Taking Informed Action, Part 1 of 4
Foreword by Sonia Mathew, Civic Learning Manager
Over 225 attendees participated in the Democracy Schools Network Convening which took place March 8-9th in Naperville, Illinois with the theme “Informed Action for Equity”. This year, we recognized and celebrated 13 new Democracy Schools that joined the network. The Network now encompasses 67 high schools with representation in Chicago, its surrounding suburbs, the Metro East region outside of St. Louis, and both Central and Southern Illinois.
Network members and civic learning partners presented many workshops related to our theme. Pleases enjoy reading reflections from DSN members on various breakout sessions from the convening. These reflections focus on service learning, one of the six proven practices for civic learning recommended by the Campaign for the Civic Mission of Schools.
Beyond the Soup Kitchen
Jamie Nash-Mayberry, Social Studies Teacher, Shawnee High School, Democracy Schools Network Advisory Council Member
Beyond the Soup Kitchen addressed youth involvement in civic action projects and was presented by Jill Bass from the Mikva Challenge. This session had an excellent turnout, and began by having everyone introduce themselves by name, school district, and how they think their students would describe them in one word. Each table then had small group discussions on what it means to take informed action, what it looks like, and what it feels like. Small groups then reported out to the entire room about their discussions and Jill added examples to those topics. Topics raised included exploring root causes, the complexity of an issue, informed action, asking the right questions to students, creative problem solving, student leadership to the project, empowering students, and choosing relevant and worthwhile topics.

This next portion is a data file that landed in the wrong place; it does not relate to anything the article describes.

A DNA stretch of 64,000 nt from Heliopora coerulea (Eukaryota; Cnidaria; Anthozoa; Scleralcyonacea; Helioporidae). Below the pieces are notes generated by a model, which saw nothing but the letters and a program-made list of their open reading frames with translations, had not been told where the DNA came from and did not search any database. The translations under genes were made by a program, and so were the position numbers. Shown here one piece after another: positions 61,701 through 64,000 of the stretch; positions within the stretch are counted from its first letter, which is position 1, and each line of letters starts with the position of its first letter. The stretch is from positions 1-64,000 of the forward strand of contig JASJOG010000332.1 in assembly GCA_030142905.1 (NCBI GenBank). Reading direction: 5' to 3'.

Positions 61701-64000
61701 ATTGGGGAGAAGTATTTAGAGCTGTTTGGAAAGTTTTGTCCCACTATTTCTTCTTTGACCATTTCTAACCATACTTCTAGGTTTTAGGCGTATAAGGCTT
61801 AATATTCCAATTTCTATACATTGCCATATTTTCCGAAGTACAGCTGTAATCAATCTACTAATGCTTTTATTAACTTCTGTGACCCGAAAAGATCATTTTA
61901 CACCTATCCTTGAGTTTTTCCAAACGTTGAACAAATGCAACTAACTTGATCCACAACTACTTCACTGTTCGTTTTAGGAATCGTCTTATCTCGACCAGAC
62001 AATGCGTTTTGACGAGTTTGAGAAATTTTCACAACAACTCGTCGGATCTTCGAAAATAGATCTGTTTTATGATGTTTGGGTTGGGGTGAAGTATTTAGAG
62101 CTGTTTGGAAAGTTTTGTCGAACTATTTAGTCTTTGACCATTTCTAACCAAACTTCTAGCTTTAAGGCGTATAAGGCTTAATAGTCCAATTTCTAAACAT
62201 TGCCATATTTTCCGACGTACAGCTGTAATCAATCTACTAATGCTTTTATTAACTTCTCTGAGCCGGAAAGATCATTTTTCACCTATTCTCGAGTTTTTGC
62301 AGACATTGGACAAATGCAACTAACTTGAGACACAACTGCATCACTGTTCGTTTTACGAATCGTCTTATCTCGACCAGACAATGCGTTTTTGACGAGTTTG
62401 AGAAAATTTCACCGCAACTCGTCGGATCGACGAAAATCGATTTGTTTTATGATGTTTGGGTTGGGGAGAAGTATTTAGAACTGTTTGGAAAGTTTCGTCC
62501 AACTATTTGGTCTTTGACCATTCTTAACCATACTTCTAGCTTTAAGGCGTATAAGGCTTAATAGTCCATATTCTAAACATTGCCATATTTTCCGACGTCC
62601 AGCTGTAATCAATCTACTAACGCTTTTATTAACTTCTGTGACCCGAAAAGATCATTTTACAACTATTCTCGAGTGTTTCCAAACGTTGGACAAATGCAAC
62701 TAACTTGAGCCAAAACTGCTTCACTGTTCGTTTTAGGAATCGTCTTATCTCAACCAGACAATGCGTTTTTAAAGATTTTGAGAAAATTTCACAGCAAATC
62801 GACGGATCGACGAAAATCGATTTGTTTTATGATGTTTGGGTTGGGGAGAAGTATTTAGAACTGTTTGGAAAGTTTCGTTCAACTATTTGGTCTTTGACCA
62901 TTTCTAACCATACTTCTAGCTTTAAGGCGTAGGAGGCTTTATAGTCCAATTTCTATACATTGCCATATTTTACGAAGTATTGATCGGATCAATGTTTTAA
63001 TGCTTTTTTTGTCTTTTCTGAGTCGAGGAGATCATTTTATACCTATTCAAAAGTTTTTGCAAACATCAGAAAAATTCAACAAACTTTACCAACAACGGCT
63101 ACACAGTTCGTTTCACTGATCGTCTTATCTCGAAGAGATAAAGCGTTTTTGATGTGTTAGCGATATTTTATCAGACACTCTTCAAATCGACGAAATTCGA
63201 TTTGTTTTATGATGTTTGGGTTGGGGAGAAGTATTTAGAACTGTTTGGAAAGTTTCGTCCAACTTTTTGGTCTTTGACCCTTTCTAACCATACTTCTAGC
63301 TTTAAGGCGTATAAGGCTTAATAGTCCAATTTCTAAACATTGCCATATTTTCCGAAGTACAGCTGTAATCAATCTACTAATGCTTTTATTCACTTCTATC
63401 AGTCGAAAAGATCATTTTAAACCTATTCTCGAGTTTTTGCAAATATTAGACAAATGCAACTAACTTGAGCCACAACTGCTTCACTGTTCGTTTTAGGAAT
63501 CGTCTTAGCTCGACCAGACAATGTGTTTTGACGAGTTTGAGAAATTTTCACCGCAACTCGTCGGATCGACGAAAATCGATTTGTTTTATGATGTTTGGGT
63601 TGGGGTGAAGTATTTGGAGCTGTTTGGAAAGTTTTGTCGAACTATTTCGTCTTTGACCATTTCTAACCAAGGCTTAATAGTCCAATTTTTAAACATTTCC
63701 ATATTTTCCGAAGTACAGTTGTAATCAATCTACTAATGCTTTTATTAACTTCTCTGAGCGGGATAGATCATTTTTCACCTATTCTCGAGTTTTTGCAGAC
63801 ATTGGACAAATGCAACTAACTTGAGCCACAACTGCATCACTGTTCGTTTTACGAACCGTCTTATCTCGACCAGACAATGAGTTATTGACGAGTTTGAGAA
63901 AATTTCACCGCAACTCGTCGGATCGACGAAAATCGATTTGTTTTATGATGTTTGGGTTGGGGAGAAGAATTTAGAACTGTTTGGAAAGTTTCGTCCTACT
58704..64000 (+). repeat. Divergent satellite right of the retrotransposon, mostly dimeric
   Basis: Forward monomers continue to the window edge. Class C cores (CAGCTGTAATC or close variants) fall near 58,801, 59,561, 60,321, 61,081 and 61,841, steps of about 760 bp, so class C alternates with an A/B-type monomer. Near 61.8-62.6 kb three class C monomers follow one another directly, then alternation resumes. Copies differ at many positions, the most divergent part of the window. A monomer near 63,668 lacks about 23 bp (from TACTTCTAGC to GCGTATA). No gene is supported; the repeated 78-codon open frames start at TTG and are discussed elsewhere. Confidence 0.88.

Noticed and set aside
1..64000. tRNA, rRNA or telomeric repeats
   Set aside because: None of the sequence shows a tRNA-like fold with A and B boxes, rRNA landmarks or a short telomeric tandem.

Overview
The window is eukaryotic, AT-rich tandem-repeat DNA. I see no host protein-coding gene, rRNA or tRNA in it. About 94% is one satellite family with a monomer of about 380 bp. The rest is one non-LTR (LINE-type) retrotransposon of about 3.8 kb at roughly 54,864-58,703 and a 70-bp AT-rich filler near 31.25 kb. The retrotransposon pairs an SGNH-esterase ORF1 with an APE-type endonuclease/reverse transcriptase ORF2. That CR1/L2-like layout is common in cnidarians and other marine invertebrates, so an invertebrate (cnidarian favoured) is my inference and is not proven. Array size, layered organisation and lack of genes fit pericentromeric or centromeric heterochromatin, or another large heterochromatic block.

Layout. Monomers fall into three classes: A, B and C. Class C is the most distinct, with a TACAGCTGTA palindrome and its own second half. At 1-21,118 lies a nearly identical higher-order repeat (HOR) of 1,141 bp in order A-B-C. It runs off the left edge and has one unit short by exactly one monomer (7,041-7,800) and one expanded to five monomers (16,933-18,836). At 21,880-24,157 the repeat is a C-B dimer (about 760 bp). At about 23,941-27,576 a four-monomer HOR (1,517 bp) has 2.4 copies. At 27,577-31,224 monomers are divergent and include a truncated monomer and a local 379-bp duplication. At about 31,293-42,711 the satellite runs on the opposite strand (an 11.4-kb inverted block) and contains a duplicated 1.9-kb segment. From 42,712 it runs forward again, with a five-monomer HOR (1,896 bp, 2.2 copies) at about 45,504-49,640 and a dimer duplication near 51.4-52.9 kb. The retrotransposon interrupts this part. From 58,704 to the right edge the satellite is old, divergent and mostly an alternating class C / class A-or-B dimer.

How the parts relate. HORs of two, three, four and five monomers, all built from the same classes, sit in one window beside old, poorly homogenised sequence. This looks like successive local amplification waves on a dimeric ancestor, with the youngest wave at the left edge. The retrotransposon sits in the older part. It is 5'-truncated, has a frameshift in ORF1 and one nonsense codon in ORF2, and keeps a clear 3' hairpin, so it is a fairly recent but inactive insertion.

The attendees also participated in a Stand and Declare activity where participants stood by signs that read one of the four choices: “Students do alone, Students with teacher support, Teacher with student support, and Teacher does alone”. Participants were asked questions such as “Who Chooses the Topic?” and “Who chooses the strategies used in the action project?” Participants strongly agreed that students with teacher support was their response towards most of the questions. These questions provided elements to be considered when pursuing civics action projects and led to a great discussion on “What if your students choose a strategy that is doomed to fail?” Do you let them learn from the failure or guide them to a different strategy before it can fail?
Participants were also introduced to the spectrum of student voice as well as the “Three Types of Citizens” (personally responsible, participatory citizen, and justice oriented). Along those same lines was another handout with a baseball diamond that discussed the stages one can find in an action project, and how to advance the project through those stages of raising awareness, demonstrating support, directly asking decision makers, and then once making it “home,” the process of rewriting the goal. The session concluded with a sample civics action projects handout and an inspiring video of students at Mikva’s Project Soapbox. Participants walked out of the session with more knowledge, resources, and strategies for doing their own civic action projects back in their own schools.